LitReactor dropped a post about my experience and I wanted to address it.
First of all, thank you LitReactor. Secondly, let me correct the numbers.
I estimate that the total number of e-books given away is between 6,014 and 6,111. When I signed up, I did so at the 35% royalty, which gave me a yield of about $1.75 per copy. Using the bigger of the two numbers, the total dollar value on the accidental giveaways is $10,694.25. Not an inconsequential number, to be sure, but not quite so horrible as LitReactor’s math.
Now, I mentioned yesterday that KDP actually CALLED me. (I’ve actually got a name, email address and telephone number for this chap.) So, let me update you on this development.
It boils down to the following points:
- They stand by the terms of the contract (ie. no compensation for their mistake)
- They are grateful for my help as a test/training case for customer service
- They have never seen an issue quite like this one before
- My concerns were not handled promptly enough
- My issue was not dealt with in an empathetic manner
- Gosh, we really appreciate you talking to us about this
- We want to research the entire chain of events and will get back to you in a day or two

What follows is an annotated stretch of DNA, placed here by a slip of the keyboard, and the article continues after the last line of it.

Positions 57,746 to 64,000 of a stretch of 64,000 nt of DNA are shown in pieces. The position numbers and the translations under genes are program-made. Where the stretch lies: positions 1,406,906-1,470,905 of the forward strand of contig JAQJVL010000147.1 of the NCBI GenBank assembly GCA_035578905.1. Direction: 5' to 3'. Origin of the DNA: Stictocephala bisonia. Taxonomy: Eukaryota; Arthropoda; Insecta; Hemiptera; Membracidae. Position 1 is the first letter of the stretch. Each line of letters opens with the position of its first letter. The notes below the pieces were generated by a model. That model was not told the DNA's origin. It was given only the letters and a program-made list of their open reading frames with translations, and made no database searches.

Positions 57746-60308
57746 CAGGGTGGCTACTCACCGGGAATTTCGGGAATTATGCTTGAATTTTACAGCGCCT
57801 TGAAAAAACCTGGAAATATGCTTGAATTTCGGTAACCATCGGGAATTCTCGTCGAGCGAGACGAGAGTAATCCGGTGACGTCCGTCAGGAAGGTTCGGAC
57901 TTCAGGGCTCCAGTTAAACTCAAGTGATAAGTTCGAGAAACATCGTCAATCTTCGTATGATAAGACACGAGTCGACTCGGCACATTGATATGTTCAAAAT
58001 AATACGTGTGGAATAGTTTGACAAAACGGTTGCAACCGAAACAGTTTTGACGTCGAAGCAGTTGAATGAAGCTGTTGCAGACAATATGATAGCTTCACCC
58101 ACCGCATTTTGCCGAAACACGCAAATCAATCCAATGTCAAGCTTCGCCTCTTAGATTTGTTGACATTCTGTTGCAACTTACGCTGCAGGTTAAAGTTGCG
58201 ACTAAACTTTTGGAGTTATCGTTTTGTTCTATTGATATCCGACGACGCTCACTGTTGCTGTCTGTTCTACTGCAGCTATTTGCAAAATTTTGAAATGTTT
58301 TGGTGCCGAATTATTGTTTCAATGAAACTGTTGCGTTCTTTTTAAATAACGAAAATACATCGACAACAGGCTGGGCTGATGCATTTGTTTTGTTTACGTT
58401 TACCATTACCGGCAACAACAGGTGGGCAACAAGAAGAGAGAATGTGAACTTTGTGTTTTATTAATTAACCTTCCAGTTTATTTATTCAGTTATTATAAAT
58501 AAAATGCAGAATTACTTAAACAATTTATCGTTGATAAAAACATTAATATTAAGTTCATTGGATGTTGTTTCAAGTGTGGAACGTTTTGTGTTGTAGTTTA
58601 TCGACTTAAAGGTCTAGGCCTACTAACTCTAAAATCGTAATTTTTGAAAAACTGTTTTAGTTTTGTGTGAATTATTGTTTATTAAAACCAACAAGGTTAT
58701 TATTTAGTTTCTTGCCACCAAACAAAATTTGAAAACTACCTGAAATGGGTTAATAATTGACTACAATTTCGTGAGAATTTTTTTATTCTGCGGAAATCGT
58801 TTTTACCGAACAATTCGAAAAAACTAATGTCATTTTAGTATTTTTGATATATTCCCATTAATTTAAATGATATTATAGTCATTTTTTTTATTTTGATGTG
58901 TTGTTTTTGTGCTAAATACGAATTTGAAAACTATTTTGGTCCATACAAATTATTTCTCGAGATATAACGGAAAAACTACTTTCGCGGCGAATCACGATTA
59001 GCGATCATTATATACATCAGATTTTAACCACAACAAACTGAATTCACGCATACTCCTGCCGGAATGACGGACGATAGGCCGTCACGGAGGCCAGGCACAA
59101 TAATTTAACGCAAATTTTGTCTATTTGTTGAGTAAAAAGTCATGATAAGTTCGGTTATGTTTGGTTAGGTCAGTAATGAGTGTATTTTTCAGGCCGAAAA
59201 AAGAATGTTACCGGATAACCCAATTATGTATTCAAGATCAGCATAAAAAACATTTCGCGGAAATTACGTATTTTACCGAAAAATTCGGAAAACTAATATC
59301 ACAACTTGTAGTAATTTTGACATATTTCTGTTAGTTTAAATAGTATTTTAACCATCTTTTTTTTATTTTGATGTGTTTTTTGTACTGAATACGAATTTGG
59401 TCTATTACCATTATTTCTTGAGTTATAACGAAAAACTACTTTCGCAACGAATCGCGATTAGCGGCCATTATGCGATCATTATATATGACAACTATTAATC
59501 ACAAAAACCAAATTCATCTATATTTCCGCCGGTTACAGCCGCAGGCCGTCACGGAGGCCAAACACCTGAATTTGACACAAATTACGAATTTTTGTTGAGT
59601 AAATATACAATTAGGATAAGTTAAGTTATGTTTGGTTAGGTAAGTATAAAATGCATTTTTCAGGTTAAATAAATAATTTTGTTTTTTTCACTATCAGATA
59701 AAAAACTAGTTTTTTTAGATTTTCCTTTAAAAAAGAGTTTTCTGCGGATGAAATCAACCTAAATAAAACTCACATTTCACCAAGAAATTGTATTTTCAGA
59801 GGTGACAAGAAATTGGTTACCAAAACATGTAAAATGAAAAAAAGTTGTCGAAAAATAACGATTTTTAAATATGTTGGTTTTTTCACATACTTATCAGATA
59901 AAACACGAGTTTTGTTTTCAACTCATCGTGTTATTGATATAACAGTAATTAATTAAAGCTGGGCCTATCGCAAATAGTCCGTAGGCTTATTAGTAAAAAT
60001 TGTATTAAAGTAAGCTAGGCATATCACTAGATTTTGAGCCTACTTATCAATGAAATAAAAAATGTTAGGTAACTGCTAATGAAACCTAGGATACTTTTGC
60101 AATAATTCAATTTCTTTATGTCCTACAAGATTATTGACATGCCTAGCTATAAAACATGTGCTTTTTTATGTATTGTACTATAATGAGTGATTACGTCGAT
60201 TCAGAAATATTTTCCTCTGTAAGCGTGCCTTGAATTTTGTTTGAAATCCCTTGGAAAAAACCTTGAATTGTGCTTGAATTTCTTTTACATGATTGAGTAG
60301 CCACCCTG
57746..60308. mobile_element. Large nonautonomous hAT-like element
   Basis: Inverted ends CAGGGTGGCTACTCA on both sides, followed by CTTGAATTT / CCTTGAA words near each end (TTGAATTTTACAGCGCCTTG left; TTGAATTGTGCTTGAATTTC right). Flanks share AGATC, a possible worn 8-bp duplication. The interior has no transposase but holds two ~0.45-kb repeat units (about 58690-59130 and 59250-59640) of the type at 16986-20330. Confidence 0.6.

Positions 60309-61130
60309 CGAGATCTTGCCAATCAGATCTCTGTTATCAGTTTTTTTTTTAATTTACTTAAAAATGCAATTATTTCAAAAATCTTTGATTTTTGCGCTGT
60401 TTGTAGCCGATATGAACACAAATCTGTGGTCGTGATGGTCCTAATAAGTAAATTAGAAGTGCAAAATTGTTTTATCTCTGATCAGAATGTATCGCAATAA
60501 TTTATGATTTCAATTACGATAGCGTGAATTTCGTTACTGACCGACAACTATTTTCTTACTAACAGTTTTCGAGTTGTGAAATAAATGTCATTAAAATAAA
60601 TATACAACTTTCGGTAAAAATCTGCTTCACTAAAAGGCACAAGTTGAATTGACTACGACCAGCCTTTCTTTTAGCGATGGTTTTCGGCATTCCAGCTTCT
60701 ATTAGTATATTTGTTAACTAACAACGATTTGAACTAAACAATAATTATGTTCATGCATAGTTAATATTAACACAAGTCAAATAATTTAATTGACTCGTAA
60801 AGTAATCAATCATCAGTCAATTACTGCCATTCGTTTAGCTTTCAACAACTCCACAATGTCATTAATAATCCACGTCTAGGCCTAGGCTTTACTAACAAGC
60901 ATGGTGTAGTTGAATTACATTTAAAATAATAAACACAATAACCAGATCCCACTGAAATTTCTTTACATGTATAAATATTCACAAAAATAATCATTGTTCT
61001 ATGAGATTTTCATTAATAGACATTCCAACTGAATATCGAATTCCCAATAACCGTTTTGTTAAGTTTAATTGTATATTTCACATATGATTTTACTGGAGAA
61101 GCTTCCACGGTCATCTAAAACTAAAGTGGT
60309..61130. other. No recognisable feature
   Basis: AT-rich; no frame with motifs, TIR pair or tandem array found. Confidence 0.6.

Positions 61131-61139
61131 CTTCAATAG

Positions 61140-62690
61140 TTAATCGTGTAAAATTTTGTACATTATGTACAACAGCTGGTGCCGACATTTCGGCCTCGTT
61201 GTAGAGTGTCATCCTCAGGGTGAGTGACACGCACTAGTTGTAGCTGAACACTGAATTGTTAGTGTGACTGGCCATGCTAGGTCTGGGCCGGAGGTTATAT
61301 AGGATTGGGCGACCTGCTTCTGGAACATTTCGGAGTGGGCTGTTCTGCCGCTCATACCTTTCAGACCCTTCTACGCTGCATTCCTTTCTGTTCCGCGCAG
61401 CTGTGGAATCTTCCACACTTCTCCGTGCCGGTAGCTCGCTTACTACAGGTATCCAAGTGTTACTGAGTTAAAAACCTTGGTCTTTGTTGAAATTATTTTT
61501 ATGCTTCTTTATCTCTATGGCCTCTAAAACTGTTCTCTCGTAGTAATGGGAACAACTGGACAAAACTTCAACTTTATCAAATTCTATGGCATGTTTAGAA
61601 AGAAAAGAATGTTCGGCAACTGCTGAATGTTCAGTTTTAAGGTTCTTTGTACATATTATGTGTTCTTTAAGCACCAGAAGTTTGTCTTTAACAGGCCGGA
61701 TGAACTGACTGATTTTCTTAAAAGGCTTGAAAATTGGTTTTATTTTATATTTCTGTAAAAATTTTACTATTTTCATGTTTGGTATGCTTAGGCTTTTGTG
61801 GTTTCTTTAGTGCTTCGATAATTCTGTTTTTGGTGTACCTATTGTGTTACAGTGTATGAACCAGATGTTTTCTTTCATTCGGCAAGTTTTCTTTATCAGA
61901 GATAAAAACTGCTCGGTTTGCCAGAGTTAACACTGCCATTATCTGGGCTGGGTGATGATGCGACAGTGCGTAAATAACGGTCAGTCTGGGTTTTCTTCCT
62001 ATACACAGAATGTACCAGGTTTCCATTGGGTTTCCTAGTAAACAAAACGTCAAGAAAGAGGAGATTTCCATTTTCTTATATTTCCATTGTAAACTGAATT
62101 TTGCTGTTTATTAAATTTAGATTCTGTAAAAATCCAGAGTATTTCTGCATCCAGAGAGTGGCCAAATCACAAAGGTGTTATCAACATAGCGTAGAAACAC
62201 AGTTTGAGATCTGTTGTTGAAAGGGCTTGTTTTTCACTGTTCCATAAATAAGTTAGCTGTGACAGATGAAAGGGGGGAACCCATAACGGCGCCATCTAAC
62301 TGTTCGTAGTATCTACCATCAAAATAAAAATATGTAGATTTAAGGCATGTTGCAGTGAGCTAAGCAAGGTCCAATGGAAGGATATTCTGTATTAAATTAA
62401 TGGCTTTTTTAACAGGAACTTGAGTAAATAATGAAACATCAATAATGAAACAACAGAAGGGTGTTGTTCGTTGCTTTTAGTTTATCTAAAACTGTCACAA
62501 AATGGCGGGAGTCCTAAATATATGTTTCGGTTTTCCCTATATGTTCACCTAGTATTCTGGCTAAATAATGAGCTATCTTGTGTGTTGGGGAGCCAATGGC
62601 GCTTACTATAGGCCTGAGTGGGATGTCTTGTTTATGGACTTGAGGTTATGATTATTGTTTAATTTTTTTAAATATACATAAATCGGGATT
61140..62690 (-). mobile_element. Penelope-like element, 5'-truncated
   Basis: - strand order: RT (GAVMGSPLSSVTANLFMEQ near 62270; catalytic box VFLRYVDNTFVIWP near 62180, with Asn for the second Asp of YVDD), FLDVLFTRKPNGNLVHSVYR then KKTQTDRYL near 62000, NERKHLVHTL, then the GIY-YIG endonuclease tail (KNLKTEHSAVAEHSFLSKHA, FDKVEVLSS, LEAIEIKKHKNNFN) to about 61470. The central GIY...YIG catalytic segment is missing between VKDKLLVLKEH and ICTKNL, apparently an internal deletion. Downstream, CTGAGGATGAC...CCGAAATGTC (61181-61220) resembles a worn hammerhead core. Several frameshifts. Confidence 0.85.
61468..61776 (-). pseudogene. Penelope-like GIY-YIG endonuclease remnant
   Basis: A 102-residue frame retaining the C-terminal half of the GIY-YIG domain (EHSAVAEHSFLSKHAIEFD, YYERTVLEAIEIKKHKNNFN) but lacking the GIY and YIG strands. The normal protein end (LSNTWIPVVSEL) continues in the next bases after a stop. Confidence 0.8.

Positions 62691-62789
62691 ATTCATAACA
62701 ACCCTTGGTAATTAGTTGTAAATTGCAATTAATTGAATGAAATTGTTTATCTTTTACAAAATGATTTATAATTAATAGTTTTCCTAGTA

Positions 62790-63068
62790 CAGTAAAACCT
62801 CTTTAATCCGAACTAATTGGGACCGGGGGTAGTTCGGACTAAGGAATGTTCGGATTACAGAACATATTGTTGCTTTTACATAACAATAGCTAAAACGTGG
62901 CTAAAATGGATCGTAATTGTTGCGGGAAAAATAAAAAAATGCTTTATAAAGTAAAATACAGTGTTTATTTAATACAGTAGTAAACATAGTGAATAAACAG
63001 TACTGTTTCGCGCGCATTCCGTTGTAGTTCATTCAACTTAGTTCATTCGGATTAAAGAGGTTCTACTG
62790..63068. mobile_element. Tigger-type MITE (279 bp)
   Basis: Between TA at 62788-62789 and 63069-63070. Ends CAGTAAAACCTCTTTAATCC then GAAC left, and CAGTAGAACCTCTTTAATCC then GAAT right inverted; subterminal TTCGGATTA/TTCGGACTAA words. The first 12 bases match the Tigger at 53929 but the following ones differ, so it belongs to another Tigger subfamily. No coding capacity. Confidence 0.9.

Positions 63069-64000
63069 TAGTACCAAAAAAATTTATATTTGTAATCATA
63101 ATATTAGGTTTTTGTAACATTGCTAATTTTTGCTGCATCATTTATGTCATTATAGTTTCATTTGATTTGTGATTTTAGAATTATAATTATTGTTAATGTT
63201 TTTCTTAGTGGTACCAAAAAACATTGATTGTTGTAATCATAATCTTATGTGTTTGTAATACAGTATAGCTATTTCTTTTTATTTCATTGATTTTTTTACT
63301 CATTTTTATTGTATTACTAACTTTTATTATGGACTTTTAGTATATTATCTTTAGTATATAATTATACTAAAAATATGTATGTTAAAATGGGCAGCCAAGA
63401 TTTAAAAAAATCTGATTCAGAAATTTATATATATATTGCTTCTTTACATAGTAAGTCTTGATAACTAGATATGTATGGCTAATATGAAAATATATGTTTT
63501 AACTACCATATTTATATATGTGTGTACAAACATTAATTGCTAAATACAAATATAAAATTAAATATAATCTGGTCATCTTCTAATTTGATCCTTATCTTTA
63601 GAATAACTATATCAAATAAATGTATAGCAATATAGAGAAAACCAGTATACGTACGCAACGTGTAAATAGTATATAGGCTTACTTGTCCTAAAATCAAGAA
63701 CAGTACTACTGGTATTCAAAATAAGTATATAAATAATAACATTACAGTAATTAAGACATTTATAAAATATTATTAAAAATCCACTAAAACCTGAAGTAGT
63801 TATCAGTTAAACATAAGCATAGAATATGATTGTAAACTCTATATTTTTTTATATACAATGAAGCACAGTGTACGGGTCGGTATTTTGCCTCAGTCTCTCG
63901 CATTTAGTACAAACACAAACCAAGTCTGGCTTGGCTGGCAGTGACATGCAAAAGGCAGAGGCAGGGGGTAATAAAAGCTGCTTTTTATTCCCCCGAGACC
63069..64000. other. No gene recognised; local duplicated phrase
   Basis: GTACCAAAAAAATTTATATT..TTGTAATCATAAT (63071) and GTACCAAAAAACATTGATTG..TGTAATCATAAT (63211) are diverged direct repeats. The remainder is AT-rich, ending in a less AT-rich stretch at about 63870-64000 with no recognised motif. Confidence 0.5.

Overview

No, there don’t appear to be dollar signs here. Should there be? I can’t say because I’m not a lawyer. Regardless, there is a silver lining.
This experience has, as many people have pointed out, given me a level of exposure I wouldn’t have achieved otherwise. I am grateful for it, more than a little taken aback by it, and am determined to make the best of it. That being said, if you’d like a different take on the Zombie genre, buy the book from Smashwords. Tell your friends if you’ve read it and liked it.
I am grateful for your help, advice, blogging, purchases, and comments.
Please support your local independent artisans, writers, farmers, and each other. We can succeed together. (Buy and read Cindy Young-Turner’s “Thief of Hope”. Subliminal advertising.)